Lemons v. State

Decision Date01 September 1981
Docket NumberNo. 1591,1591
Citation49 Md.App. 467,433 A.2d 1179
PartiesMarvin Cecil LEMONS v. STATE of Maryland.
CourtCourt of Special Appeals of Maryland

Peter M. Levin, Assigned Public Defender, with whom was Alan H. Murrell, Public Defender, on the brief, for appellant.

Diane G. Goldsmith, Asst. Atty. Gen., with whom were Stephen H. Sachs, Atty. Gen., William A. Swisher, State's Atty. for Baltimore City, and Charles P. Lamasa, Asst. State's Atty. for Baltimore City, on the brief, for appellee.

Argued before THOMPSON, MELVIN and COUCH, JJ.

MELVIN, Judge.

On May 9, 1980, the grand jury of the City of Baltimore filed in the Criminal Court of Baltimore indictment no. 18013002, charging the appellant, Marvin Cecil Lemons, with the first degree murder of one Debbie Kelly "in the month of October", 1968. Prior to trial, the indictment was amended, without objection, to allege the date of the murder as being November 4, 1971. During the trial, it was again amended (this time over appellant's objection) to allege the date of the murder as being December 14, 1969.

On June 25, 1980, a jury found the appellant guilty of first degree murder and he was subsequently sentenced to life imprisonment.

In this appeal he argues, among other things, that "the evidence adduced at trial was not sufficient to support appellant's conviction as there was not adequate evidence of corpus delicti independent of appellant's statements." Because we agree with this contention, the judgment of conviction must be reversed.

The Law

It is well established in this State and the vast majority of jurisdictions elsewhere that a defendant's extrajudicial confession standing alone is, as a matter of law, insufficient to support a criminal conviction. To warrant a conviction, such a confession must be accompanied or as the rule is typically phrased, "corroborated" by some independent evidence. The reason beneath this long-standing rule is that such a requirement is necessary to "protect the administration of the criminal laws against errors based upon untrue confessions alone." Wood v. State, 192 Md. 643, 649, 65 A.2d 316 (1949). More particularly, as Judge Moylan observed on behalf of this Court, "The thrust of the principle is to prevent mentally unstable persons from confessing to, and being convicted of, crimes that never occurred." Borza v. State, 25 Md.App. 391, 403, 335 A.2d 142, cert. denied, 275 Md. 746 (1975). That this concern is real and not frivolous is attested to by psychology and history alike. See Note, Proof of the Corpus Delicti Aliunde the Defendant's Confession, 103 U.Pa.L.Rev. 638 (1955). Hence, the so-called "corroboration rule" does not rest on idle musings about theorized possibilities but is founded upon sound principle grounded on fact.

Having stated the rule, identified its purpose and confirmed its propriety, we are nonetheless unprepared to apply it to the facts of the present case until we flesh out more precisely just what the corroboration rule requires. Given that a confession must be accompanied by other evidence, we must determine what is demanded of that other evidence both in terms of quality and quantity.

In terms of quality, it is first of all clear, by the very statement of the rule, that this required additional evidence must be, in some sense "corroborative." As to what is intended by the word "corroborative," in this context, two views have been expressed. The view adhered to by a minority of jurisdictions is that any evidence that tends to fortify the truth of the confession is "corroborative." On the other hand, according to the overwhelming majority of authority, to be "corroborative," in the sense intended by the rule, the evidence apart from the confession must fortify the truth of the confession in a particular way; i. e., it must relate to the corpus delicti. Annot., 45 A.L.R.2d 1316, 1327-29 (1956); VII J. Wigmore, Evidence § 2071 (Chadbourne rev. 1978); Perkins, The Corpus Delicti of Murder, 48 Va.L.Rev. 173 (1962); McCormick on Evidence, § 158 (Cleary, 2nd Ed. 1972).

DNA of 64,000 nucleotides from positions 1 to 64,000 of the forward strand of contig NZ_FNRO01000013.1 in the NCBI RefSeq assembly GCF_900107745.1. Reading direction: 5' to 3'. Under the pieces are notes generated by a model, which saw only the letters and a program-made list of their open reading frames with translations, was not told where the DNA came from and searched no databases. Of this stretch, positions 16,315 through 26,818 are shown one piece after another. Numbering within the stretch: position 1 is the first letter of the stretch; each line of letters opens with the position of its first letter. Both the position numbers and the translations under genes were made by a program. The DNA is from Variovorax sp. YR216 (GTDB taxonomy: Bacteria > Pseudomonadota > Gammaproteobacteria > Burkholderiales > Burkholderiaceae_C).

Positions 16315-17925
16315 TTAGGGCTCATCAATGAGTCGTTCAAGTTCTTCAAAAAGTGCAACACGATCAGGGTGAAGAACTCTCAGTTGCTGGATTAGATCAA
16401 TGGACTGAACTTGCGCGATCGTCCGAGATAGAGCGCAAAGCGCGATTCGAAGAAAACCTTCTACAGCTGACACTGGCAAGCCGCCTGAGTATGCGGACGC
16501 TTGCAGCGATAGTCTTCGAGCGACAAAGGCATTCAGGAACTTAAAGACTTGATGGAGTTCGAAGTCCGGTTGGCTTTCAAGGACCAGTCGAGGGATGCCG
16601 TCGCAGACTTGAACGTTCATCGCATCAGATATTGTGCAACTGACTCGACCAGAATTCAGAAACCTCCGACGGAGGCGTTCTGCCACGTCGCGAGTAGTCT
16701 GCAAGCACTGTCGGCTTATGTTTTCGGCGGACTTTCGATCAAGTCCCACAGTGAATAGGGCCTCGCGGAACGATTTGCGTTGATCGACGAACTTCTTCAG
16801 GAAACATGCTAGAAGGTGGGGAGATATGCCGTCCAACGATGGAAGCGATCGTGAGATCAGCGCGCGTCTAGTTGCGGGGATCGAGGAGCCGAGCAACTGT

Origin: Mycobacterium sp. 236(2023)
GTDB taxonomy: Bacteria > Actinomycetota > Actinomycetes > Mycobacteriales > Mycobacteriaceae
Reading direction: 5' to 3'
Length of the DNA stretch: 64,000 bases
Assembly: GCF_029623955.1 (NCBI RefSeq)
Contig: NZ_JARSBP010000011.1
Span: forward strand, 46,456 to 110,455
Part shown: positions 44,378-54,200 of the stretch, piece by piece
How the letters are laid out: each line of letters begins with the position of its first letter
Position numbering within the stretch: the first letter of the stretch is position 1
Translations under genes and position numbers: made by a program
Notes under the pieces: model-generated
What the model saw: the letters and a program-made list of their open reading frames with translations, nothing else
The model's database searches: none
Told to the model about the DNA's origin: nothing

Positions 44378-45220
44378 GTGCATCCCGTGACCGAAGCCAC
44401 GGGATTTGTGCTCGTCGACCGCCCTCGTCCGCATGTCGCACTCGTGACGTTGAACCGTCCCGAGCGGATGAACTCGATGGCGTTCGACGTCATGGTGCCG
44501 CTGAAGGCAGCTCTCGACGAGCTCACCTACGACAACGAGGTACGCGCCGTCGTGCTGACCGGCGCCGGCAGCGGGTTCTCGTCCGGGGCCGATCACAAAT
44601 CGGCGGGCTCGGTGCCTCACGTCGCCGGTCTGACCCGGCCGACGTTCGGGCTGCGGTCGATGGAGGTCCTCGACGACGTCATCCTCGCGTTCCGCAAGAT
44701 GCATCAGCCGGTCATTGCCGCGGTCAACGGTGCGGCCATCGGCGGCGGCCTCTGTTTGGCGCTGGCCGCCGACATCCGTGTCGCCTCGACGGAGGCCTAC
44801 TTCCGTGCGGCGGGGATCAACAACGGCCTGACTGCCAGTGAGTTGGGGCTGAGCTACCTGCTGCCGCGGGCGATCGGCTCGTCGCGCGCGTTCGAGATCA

As for Maryland, it is reasonably clear that at an early date the Court of Appeals adopted what is now referred to as the majority view. See Markley v. State, 173 Md. 309, 196 A. 95 (1938); Weller v. State, 150 Md. 278, 132 A. 624 (1926). In both Weller and Markley, the Court spoke of the need for independent evidence of the corpus delicti and, indeed, relied on such evidence in sustaining the convictions there appealed. Subsequently, however, a statement has found its way into the dicta of a number of Maryland cases, both from this Court and the Court of Appeals, that has generated some confusion. That statement, as it was phrased in its first Maryland appearance, is as follows:

"(C)ircumstances corroborating a confession need not independently establish the truth of the corpus delicti at all, either beyond a reasonable doubt or by a preponderance of proof, but any such circumstances will serve which in the judge's opinion go to fortify the truth of the confession." Wood v. State, 192 Md. at 650 (65 A.2d 316) (emphasis supplied) (citations omitted).

The State in the present case seems to read this quotation as standing for the proposition that Maryland has adopted the minority view of the corroboration rule; 1 admittedly, read in isolation, this statement would seem to be the epitome of that view. Nevertheless, viewing this statement in the context of the cases in which it appears and in light of other Maryland cases on the subject, we cannot accept the reading suggested by the State.

The statement found in Wood was adopted by the Court of Appeals from a seasoned opinion of Judge Learned Hand. Viewing that statement in its original context is instructive of the thought intended "The corroboration must touch the corpus delicti in the sense of the injury against whose occurrence the law is directed; in this case, an agreement to attack or set upon a vessel. Whether it must be enough to establish the fact independently and without the confession is not quite settled. Not only does this seem to have been supposed in some cases, but that the jury must be satisfied beyond a reasonable doubt of the corpus delicti without using the confessions, before they may consider the confessions at all. Gray v. Com., 101 Pa. 380, 47 Am.Rep. 733; State v. Laliyer, 4 Minn. 368 (Gil. 277); Lambright v. State, 34 Fla. 564, 16 So. 582; Pitts v. State, 43 Miss. 472. But such is not the more general rule, which we are free to follow, and under which any corroborating circumstances will serve which in the judge's opinion go to fortify the truth of the confession. Independently they need not establish the truth of the corpus delicti at all, neither beyond a reasonable doubt nor a preponderance of proof." Daeche v. United States, 250 F. 566, 571 (2d Cir. 1918) (emphasis added) (citations omitted).